Pushy Doctors

Pushy Doctors copy

Pushy Doctors

Andy Sheppard – saxophones
Dan Moore – organ
Tony Orrell – drums


A great ‘anarchistic’ ride through standards of jazz pop and beyond by this hard swinging ‘out there’ classic organ trio. Formed to play in the in the deep club/pub environment this disrespectful grooving band can really blow the roof off. Taking a repertoire of well-known tunes (Sheppard’s personal favorites) and turning them inside out in an often humorous but always musical way. There are always rows of smiling faces at a ‘Doctor’s’ gig. The music is skillfully infectious but often very deep as well. A great blowing band with a medicinal twist – together we’ll heal the world…

TONY ORRELL first played with Andy back in the early ‘80s in Sphere recording the album ‘Present Tense’. During the same period he played with Spirit Level, which culminated in the album ‘Killer Bunnies’ featuring ex-Mingus trumpeter, Jack Walrath, and Paul Dunmall. Tony has also backed many US jazz musicians including Tal Farlow, Slim Gaillard, Spike Robinson, Harry Allen and Gene ‘Mighty Flea’ Connors, as well as the cream of UK soloists – Harry Beckett, Elton Dean, Keith Tippett, Larry Stabbins, Alan Skidmore, Evan Parker, etc. During the ‘90s he formed the Gas Giants with Will Gregory (Goldfrapp) and the Adrian Utley Quartet. These musical relationships have continued to the present day and last November sold out the Bristol Old Vic as part of The Charles Hazlewood All Stars, playing the music of Terry Riley.


DAN MOORE pianist, thrives on diversity. A composer, arranger and producer, Dan has worked with Pee Wee Ellis, Fred Wesley, Will Young, Lillian Boutte, Roni Size, Don Weller, The Mahotella Queens, Cheikh Lo, Dave O’Higgins and Tony Remy as well as touring and recording throughout Europe and the USA most recently with Phantom Limb.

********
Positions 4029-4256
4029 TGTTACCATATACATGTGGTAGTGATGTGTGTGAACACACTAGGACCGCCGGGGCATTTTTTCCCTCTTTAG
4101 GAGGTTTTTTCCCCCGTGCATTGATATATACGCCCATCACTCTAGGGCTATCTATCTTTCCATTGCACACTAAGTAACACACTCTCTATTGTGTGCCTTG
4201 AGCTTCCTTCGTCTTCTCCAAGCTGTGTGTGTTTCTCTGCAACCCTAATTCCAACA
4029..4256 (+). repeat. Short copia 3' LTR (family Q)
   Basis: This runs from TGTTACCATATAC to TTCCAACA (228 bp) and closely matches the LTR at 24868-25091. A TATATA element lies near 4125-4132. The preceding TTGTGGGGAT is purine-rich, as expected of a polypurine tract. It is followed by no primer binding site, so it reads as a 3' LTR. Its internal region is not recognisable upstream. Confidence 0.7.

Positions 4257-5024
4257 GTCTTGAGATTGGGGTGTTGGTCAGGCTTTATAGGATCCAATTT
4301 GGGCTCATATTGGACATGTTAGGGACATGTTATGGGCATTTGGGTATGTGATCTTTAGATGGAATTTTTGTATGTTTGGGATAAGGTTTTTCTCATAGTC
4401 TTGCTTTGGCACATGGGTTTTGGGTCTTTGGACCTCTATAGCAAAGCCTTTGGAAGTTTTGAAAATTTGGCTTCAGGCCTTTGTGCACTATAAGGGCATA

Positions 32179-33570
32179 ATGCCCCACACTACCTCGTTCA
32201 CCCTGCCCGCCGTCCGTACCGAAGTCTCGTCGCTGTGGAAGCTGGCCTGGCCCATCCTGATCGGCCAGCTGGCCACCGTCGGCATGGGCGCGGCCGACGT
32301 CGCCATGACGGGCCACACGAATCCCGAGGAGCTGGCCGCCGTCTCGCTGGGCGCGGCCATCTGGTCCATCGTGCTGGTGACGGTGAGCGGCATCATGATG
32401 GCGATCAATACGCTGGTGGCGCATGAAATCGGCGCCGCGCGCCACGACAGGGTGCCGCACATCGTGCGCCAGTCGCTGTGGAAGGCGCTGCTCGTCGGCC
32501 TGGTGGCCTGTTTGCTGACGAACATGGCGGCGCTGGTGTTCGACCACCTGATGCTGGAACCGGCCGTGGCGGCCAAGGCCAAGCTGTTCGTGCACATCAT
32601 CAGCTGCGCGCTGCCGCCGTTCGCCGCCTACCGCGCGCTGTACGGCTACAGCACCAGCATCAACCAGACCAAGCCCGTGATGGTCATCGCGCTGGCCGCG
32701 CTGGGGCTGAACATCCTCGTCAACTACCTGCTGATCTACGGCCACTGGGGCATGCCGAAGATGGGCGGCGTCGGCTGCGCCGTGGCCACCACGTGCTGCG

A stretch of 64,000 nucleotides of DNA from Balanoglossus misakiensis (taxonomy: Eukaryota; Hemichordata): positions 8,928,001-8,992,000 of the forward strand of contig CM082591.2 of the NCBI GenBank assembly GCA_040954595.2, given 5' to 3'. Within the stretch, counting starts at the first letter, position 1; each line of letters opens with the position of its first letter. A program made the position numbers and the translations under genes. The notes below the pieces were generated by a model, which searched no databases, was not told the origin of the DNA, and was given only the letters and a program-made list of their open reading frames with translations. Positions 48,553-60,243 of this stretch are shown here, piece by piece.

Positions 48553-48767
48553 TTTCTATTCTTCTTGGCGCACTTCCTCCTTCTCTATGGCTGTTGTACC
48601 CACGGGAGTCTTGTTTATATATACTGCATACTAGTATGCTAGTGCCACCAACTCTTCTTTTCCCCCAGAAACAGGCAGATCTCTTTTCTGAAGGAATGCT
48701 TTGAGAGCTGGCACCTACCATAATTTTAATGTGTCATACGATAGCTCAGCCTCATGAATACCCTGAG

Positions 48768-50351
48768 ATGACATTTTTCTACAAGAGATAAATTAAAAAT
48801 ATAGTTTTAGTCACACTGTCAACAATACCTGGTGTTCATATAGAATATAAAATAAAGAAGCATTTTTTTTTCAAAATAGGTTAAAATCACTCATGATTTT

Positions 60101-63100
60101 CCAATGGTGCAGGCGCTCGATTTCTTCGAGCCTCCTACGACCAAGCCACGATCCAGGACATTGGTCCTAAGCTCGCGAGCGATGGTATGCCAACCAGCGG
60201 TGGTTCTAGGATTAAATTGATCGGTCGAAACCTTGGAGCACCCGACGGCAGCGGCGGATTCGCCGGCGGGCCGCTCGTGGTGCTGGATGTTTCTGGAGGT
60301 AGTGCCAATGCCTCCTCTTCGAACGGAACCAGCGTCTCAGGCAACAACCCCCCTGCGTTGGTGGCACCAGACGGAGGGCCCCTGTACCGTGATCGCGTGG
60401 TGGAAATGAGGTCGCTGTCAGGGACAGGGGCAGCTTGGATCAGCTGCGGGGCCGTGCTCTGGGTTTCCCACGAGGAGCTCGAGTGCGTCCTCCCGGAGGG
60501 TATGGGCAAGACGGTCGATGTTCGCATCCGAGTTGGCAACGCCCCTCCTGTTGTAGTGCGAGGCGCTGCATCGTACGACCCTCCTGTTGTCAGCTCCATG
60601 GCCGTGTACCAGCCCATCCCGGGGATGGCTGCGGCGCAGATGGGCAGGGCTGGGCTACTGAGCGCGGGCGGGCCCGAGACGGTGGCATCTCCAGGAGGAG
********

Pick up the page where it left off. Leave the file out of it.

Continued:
“its a dazzling genre busting swerve through surging post bop jazz, loving but radical surgery on rock and pop classics and angular, wryly humorous programming that never fails to have an audience begging for more.” Mike Collins Jazzyblogman


“We’re in a different world now… help!” he muttered. That improvising stuff is dangerous. The cavalry rushed in with the surging groove and they were off again. They are unfailingly exhilarating.” Mike Collins

“At the end it seemed like the world was wonderful and not up shit’s creek as in these dark economic days, this is why music and the arts are so important in such times, to allow us to escape briefly into orgasms of bliss when talented folk perform so beautifully well.” JazzAtTheAlbert

Live at “The Grapes”






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